The last two years have forced educators to adapt, rethink and re-imagine the possibilities of education from every angle. A new generation of learners is coming of age. They have had vastly different school experiences than those who came before them.
I believe, however, that in the midst of the challenges we face, we have the opportunity to adapt. In fact, it’s more than an opportunity, it’s an imperative. If we don’t adapt to our changing circumstances, how will we stay relevant to our learners?
While sipping a cappuccino in my favourite coffee shop with a fellow teacher recently, I looked around. I saw some customers chatting or writing in a journal, while others were on their laptops or in business meet-ups discussing a deal.
As a business studies teacher, it dawned on me how much productive activity was taking place in this leisurely room. It inspired me to rethink my physical classroom space, modelled on the blueprint of a ‘hip’ coffee shop.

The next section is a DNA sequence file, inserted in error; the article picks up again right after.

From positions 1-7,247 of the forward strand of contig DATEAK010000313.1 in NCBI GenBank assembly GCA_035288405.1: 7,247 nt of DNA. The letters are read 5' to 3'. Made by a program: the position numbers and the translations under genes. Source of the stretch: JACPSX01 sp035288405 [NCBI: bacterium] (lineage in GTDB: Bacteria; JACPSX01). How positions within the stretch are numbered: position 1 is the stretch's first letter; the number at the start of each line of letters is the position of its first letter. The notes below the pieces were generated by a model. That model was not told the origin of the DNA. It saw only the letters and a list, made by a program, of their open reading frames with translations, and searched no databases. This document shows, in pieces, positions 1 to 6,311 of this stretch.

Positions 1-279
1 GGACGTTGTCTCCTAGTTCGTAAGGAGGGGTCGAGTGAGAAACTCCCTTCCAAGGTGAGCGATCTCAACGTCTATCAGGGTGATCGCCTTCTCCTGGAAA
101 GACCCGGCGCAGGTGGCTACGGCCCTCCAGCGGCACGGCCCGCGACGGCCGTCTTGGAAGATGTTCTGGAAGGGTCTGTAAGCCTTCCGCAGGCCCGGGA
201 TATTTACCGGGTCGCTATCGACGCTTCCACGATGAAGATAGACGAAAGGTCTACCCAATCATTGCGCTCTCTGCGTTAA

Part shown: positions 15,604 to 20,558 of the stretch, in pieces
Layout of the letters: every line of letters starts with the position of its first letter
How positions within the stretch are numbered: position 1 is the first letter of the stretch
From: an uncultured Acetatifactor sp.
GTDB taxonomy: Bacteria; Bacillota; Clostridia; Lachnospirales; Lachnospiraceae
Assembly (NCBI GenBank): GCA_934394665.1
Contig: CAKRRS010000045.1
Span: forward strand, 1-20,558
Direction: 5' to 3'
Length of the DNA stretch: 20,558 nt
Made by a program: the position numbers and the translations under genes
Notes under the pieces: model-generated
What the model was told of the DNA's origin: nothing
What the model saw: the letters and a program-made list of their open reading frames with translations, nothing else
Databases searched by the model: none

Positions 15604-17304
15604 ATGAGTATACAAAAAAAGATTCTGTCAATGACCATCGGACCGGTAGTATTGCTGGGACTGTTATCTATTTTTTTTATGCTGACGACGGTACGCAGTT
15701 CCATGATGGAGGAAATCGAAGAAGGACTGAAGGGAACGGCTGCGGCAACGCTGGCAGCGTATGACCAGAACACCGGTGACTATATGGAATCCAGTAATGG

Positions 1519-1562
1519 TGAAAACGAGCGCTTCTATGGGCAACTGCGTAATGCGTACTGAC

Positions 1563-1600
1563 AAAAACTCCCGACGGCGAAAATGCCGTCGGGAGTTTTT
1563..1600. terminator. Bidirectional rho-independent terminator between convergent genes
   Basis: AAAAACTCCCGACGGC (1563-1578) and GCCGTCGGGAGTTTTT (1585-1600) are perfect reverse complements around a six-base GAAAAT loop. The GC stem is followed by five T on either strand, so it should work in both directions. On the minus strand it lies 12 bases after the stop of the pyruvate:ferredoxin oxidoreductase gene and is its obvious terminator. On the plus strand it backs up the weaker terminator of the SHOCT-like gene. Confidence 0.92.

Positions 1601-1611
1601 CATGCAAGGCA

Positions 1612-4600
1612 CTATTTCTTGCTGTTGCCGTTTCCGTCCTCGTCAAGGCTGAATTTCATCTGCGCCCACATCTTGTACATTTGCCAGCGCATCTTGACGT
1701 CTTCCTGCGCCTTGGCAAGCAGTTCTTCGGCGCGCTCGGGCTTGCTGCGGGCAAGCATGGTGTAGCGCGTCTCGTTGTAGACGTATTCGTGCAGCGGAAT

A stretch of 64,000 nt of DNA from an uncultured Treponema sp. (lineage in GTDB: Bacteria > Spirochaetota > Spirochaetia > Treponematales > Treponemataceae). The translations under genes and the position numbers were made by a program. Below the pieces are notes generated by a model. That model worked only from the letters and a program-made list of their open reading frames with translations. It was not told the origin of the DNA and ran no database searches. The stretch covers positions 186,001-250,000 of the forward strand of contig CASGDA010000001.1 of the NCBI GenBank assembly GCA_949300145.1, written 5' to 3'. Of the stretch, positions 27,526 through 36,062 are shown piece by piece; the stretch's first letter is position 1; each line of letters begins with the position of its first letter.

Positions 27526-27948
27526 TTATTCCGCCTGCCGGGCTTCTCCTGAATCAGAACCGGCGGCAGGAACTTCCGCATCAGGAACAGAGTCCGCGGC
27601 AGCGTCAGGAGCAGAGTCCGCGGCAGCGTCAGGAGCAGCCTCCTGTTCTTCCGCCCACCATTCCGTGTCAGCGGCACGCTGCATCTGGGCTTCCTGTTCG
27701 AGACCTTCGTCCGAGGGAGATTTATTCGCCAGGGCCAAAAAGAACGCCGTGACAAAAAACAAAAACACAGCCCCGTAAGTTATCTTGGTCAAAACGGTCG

The challenge? How to transform my classroom into an unconventional, vibey, yet relaxed space without sacrificing educational expectations or outcomes. And how to do this without a budget.
With the help of colleagues and some friends, I brought in a few donated couches, some colourful cushions, a cocktail table and a few high stools. My cousin Byron repurposed boards of Oregon pine to build me a Seattle-styled rustic coffee shop table seating ten.
The result? It’s taken my learners by surprise, and in breaking with the traditional classroom mould, it has the potential to re-invigorate them while facilitating a more nuanced style of teaching and learning. Class and group discussions, short oral presentations, and collaborative work seem to take place more spontaneously.
So far it’s working, but this approach is a risk for all kinds of reasons, including classroom management, loss of control, or lapses in discipline. I think educators need to be open to these calculated risks.
I would be very interested to hear from other readers about their experiences of rethinking their classroom spaces.